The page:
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What's in a Name?

The value of a customer

Did you hear that collective sigh? It was the sound of various retailers as they read the newspaper article talking about the closing of another dot com retailer.

There was however, an interesting point about their closing; as they filed their bankruptcy proceedings, one of their "assets" drew a lot of attention. The asset was the names and addresses of those who had purchased from the now deceased retailer. The concern was to ask if, because of Internet confidentiality rules, this information could be sold.

The surprise with the news article was that the retailer had been offered $20 per name by a competing dot com retailer. What does this have to do with your business? Perhaps, nothing in a direct sense. But the point we draw from that news article is to ask a question. If the name and address of some individual, living somewhere in North America is worth $20 to a business that will never see that customer walking in their front door, what is the name of a customer that has shopped in your store worth to you?

Unfortunately for too many businesses, while they realize there is a value, they do nothing to capitalize on that information. And if a retailer does not find a way to speak to that customer on a regular basis, then they are not placing any real value on that information.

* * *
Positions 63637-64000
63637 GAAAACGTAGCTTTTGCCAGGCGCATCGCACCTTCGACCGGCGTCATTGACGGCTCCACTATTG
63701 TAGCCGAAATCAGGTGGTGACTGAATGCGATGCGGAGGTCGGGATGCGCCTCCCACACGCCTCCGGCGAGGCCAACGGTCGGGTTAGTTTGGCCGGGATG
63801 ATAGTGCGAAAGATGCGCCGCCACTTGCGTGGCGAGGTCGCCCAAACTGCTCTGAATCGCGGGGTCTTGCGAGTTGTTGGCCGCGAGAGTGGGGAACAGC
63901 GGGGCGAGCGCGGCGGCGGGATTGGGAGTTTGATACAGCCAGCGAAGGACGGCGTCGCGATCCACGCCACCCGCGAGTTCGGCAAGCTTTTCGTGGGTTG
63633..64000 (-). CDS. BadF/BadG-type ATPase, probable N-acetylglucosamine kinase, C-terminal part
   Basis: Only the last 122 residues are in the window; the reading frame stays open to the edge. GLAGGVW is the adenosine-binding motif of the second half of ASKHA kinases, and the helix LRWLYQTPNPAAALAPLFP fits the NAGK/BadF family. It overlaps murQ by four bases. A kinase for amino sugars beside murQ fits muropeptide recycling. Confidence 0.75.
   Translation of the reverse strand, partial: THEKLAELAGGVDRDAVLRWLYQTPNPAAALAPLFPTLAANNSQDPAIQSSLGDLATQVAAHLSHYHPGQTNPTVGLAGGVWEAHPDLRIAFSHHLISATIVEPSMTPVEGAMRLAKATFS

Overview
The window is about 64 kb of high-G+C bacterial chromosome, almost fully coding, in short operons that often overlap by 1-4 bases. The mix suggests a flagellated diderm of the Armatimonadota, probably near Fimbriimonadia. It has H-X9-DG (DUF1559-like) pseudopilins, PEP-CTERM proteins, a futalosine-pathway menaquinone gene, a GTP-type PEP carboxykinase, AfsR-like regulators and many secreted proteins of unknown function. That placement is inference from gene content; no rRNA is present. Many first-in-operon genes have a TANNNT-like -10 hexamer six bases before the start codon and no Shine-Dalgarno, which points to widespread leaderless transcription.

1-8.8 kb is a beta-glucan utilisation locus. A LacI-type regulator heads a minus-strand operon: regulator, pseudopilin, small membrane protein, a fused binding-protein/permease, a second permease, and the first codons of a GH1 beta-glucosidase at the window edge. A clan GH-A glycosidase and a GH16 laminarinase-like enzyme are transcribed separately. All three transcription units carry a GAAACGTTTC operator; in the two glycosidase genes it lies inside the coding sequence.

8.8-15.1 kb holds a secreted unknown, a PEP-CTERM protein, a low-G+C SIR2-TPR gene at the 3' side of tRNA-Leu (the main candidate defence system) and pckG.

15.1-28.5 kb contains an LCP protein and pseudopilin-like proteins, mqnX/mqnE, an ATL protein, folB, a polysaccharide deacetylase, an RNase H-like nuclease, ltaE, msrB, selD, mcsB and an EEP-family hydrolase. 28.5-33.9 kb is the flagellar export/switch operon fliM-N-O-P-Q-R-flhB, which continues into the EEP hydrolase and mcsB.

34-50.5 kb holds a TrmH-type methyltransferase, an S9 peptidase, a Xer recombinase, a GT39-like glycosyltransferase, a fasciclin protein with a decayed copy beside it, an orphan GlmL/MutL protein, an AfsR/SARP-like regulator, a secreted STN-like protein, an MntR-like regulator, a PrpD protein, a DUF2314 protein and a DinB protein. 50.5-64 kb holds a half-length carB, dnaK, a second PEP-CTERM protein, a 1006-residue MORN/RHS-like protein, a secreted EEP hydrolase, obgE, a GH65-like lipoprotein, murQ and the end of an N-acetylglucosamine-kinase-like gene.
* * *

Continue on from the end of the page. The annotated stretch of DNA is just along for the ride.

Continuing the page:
Imagine the customer that has walked into your business for the first time. Unless you ask the customer, you probably do not know how they found your business.

Perhaps they came in because they saw that sign in front of your business. Hopefully, they are visiting your store because another customer recommended your store, or because someone you know said your store was the place to buy some item. The key for your business is to know as much about this customer as you can.

Let's look at an example. A customer walks into your store and purchases an item. Wouldn't you like to have the name and address of this person? The purchase of this item is giving us a very clear message; we have the potential for a customer that will return to our business many times.

The only technique that we, and our sales staff need to learn is how to ask the customer for the personal information without becoming offensive. Let's look at conversations that could work.

The first occurs when the customer asks for a certain item that you do not have.  Your salesperson could ask, "When do you need it?" With an answer that provides you with some lead time, you could order the piece from your supplier.  Of course, the customer would be giving you the necessary information to contact them.

On a side note, for the customer that tells your salesperson they need the item as a gift for a birthday party this weekend, the exceptional store will take the contact information and then send one of their employees to the competition to purchase the piece. Upon returning to the store, you resell the piece to the customer. Why go these great lengths? It prevents your customer from seeing the competition, and puts you in the top 1% for customer service efforts.